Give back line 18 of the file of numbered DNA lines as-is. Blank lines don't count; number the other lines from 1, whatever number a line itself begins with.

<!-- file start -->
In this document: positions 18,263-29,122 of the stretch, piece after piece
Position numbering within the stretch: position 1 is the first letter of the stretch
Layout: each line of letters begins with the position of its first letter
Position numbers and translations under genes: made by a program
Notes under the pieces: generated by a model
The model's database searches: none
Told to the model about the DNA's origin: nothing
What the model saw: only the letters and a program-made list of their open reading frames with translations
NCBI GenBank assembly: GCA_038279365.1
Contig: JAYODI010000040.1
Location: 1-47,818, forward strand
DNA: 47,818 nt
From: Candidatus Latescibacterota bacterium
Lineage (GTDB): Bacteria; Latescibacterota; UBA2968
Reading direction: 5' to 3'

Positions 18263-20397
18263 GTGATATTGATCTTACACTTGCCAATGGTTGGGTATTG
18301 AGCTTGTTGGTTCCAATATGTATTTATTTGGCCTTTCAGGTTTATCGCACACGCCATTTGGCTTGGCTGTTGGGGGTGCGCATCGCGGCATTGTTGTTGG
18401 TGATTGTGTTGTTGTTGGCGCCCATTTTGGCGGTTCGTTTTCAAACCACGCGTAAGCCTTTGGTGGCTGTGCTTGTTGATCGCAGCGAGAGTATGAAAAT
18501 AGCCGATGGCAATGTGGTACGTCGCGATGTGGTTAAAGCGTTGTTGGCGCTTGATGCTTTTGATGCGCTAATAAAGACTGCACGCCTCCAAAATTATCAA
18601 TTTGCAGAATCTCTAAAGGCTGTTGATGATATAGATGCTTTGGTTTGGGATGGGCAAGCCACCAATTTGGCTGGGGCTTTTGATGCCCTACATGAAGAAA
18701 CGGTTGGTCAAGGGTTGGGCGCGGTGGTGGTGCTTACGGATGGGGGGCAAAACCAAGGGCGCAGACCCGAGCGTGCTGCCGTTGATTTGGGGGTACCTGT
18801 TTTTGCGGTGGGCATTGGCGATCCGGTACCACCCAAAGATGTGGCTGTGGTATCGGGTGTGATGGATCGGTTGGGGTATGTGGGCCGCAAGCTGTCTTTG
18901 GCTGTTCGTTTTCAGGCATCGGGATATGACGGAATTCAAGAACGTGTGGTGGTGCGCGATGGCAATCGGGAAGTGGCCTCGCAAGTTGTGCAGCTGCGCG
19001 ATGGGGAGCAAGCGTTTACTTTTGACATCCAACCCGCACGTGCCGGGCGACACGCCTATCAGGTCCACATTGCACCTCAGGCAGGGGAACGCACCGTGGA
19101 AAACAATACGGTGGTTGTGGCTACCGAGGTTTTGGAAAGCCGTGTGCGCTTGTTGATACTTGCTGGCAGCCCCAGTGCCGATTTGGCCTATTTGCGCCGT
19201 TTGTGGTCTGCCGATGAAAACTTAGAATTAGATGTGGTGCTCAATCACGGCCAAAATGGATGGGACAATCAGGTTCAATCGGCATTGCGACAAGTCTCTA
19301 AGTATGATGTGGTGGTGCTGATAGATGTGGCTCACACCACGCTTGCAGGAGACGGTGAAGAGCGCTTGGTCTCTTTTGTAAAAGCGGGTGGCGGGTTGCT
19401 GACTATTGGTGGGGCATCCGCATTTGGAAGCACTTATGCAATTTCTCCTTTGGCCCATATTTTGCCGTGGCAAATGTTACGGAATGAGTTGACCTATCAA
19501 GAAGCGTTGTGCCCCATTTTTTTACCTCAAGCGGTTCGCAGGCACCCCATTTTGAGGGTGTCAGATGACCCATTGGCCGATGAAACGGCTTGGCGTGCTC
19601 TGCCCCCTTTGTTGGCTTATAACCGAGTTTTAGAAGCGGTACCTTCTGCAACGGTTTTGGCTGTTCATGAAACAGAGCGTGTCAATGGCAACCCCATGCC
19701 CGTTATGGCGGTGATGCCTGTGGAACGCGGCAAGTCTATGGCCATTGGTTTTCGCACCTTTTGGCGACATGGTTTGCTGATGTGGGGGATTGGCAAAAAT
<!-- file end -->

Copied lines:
18301 AGCTTGTTGGTTCCAATATGTATTTATTTGGCCTTTCAGGTTTATCGCACACGCCATTTGGCTTGGCTGTTGGGGGTGCGCATCGCGGCATTGTTGTTGG